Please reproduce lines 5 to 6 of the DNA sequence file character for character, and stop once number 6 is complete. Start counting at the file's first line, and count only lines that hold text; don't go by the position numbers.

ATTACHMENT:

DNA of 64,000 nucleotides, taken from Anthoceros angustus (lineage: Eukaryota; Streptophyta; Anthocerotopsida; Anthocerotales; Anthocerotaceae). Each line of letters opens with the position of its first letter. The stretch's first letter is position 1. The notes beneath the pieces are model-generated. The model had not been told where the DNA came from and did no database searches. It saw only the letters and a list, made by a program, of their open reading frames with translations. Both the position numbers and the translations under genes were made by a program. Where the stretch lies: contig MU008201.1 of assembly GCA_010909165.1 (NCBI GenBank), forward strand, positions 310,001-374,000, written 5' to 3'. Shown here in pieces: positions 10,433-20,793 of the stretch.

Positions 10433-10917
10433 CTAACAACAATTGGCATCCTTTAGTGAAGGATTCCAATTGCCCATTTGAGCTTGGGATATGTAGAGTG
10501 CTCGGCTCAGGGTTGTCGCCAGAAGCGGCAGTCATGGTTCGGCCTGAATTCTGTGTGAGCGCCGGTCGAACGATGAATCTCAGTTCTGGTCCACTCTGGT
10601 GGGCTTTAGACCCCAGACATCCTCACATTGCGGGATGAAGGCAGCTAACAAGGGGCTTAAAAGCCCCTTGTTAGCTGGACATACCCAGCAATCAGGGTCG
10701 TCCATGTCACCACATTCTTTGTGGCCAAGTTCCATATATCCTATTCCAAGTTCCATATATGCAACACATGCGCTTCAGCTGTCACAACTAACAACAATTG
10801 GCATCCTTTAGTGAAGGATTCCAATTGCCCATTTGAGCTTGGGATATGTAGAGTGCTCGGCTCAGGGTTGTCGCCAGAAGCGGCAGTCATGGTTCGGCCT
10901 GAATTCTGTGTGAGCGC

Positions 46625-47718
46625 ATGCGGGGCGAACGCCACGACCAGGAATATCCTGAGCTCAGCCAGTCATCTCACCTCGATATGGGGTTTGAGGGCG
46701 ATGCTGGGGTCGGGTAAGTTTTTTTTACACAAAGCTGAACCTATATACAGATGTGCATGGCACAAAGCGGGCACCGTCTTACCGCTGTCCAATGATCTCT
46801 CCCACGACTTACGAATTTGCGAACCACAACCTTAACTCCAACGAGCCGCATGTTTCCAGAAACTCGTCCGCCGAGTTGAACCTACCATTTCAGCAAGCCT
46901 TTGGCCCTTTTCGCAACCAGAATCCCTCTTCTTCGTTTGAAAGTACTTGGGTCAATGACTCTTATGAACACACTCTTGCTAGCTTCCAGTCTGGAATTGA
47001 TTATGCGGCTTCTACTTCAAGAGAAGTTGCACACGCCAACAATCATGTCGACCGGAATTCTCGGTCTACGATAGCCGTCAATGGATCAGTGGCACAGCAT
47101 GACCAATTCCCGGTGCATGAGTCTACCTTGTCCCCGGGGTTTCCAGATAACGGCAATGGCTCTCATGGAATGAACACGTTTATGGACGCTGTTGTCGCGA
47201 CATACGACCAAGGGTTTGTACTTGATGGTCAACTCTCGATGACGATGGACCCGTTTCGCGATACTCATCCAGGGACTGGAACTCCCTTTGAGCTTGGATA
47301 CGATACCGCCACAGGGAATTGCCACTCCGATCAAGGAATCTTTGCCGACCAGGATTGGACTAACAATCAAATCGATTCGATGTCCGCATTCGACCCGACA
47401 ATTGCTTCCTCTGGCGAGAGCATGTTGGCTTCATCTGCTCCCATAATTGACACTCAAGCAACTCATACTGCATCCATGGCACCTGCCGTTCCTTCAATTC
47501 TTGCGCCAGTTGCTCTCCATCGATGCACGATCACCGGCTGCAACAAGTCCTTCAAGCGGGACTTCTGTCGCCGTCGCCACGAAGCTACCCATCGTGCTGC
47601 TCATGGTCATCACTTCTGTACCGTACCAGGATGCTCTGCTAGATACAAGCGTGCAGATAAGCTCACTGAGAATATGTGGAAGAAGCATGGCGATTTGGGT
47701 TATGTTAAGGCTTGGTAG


10601 GGGCTTTAGACCCCAGACATCCTCACATTGCGGGATGAAGGCAGCTAACAAGGGGCTTAAAAGCCCCTTGTTAGCTGGACATACCCAGCAATCAGGGTCG
10701 TCCATGTCACCACATTCTTTGTGGCCAAGTTCCATATATCCTATTCCAAGTTCCATATATGCAACACATGCGCTTCAGCTGTCACAACTAACAACAATTG